Space Planning for the Future
Space planning during and after the pandemic remains a hot topic of conversation in the office leasing world. Once a vaccine becomes readily available, we expect tenants to continue to prioritize health and safety both out of concern for their employees and to ensure steady productivity.
To this point, progressive technology companies have been working with designers to include virtual collaboration capabilities in new office space construction. As video chats become more commonplace due to remote workers and hub-and-spoke model offices, many tenants will be searching for spaces with Wired Certification or enhanced digital infrastructure, even as many agree that nothing will ever replace in-person interactions. The Wired Certification guidelines for commercial developments and redevelopments are created to ensure any new commercial real estate development or updated property is designed to meet the technology needs of today’s tenants.
Large-footprint offices that allow for in-person business interactions along with physical distancing are gaining popularity. At the same time, Rachelle Schoessler Lynn, Gensler’s director of workplace, is seeing workstations fluctuate from 1:1 ratio for workstation per employee to 1:2 or even upwards of 1:3, reducing companies’ office footprints as more employees work from home part- or full-time. Flexible workspace will be essential for tenants in the following years, and workstations will remain a part of fit plans. However, more collaborative space will be incorporated to ensure capacity for both large gatherings as well as intimate team meetings, and open-plan workstations will decrease in the following years to come. According to ULI, within five years it is expected 29% of companies will de-prioritize large-format corporate campuses and headquarters and open smaller satellite offices that are more easily accessible for workforces spread across large metro areas.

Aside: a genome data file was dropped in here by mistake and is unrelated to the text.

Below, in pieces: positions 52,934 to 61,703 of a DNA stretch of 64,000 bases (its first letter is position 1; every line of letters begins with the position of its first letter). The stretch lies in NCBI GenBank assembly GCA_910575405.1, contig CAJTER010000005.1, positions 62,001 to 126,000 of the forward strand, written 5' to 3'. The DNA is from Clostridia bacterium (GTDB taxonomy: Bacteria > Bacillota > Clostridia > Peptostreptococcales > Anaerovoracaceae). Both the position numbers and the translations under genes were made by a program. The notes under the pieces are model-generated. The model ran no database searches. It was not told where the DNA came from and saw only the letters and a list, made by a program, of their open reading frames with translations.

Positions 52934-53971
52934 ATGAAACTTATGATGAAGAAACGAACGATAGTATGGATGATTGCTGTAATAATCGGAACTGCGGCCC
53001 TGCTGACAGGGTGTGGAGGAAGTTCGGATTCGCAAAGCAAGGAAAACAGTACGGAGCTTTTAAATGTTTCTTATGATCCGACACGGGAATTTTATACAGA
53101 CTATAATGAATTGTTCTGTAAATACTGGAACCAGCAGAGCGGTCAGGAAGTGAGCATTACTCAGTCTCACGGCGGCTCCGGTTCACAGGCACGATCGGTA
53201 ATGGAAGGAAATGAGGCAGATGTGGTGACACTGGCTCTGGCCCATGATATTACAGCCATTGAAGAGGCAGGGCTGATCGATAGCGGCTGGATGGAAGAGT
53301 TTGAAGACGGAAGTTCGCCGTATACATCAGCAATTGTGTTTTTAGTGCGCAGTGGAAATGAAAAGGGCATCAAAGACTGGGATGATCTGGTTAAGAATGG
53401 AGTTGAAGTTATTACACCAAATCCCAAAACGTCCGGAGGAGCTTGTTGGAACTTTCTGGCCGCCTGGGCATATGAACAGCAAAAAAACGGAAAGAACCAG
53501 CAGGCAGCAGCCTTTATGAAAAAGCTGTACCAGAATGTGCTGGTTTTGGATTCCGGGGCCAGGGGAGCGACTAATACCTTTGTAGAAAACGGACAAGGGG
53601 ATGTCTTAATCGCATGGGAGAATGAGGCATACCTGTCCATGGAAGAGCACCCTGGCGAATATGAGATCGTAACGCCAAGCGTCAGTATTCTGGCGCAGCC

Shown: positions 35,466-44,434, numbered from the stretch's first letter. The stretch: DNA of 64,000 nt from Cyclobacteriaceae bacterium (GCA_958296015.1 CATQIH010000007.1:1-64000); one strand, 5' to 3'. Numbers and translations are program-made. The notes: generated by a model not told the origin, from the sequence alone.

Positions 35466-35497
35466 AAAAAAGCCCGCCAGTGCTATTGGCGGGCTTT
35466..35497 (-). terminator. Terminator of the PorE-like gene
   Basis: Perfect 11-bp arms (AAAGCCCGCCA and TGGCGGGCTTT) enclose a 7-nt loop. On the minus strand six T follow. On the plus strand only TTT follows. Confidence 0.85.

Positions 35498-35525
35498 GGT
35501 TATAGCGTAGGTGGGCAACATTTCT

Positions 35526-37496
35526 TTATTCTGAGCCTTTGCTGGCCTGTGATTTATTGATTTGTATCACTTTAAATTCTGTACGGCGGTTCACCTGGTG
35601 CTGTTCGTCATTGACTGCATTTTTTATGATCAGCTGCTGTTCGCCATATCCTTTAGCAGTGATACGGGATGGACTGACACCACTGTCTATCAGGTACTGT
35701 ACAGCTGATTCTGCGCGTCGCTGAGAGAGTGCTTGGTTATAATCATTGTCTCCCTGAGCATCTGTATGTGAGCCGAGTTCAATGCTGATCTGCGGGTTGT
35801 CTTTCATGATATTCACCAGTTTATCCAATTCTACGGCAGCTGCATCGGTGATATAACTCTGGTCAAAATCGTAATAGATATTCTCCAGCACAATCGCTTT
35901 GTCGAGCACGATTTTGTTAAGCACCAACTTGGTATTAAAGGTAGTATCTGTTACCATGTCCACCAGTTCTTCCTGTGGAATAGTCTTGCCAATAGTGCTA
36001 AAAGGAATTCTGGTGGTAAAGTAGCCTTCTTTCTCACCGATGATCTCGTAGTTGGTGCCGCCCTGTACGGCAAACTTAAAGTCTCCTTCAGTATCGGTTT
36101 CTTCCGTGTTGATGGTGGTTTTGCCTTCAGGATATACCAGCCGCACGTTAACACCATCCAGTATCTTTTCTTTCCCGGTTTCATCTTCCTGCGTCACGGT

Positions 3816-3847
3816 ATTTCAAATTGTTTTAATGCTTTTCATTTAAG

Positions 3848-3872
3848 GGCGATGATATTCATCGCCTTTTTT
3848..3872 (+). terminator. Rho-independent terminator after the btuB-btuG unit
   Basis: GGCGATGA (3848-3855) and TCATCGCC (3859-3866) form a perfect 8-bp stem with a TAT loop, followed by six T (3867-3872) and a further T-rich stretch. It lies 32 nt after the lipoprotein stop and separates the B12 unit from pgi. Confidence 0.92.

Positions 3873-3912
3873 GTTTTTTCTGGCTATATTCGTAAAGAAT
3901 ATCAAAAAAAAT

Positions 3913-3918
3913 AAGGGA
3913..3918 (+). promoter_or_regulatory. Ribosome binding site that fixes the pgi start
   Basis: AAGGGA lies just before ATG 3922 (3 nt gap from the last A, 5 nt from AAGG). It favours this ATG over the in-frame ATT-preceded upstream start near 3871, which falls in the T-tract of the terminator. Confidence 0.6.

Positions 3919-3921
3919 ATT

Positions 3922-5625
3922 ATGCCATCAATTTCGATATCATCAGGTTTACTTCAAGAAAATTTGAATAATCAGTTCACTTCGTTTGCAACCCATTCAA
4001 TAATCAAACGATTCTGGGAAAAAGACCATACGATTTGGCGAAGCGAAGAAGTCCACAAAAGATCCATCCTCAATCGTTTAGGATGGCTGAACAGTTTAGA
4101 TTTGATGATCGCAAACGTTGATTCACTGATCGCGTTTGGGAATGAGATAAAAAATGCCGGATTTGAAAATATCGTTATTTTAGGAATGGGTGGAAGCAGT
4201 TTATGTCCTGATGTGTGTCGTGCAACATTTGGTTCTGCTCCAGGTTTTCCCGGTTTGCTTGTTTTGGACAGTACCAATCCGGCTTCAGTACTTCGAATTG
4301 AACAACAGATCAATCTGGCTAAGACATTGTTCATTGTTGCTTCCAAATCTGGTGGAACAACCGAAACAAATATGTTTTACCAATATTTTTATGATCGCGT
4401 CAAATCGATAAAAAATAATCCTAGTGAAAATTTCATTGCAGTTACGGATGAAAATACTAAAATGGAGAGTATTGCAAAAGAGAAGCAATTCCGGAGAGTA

What’s on the Horizon
Looking to the future (or what we can see of it), leases on a significant amount of office space in the Minneapolis CBD will expire in 2021. It is expected the next year will begin the suburban sprawl with large offices maintaining a small downtown presence and opening offices in the suburbs surrounding downtown to allow for lower density as well as easier parking and commutes. Sever Construction, a contractor specializing in tenant buildouts, shared construction pricing is down by a small margin of 4–6% since the peak of 2019. The upside is that labor is readily available when tenants are ready to implement updated plans.
Companies are trying to learn what they need for future office space by future proofing their business objectives. They are carefully considering how working from home and employee productivity will impact tenants’ need for office space moving forward. While we do not know what the future will look like, what we do know is we have to stay open to the opportunity for change. We can’t wait until the day when we can provide true postgame analysis, but until then we’re here to help you figure out your game plan.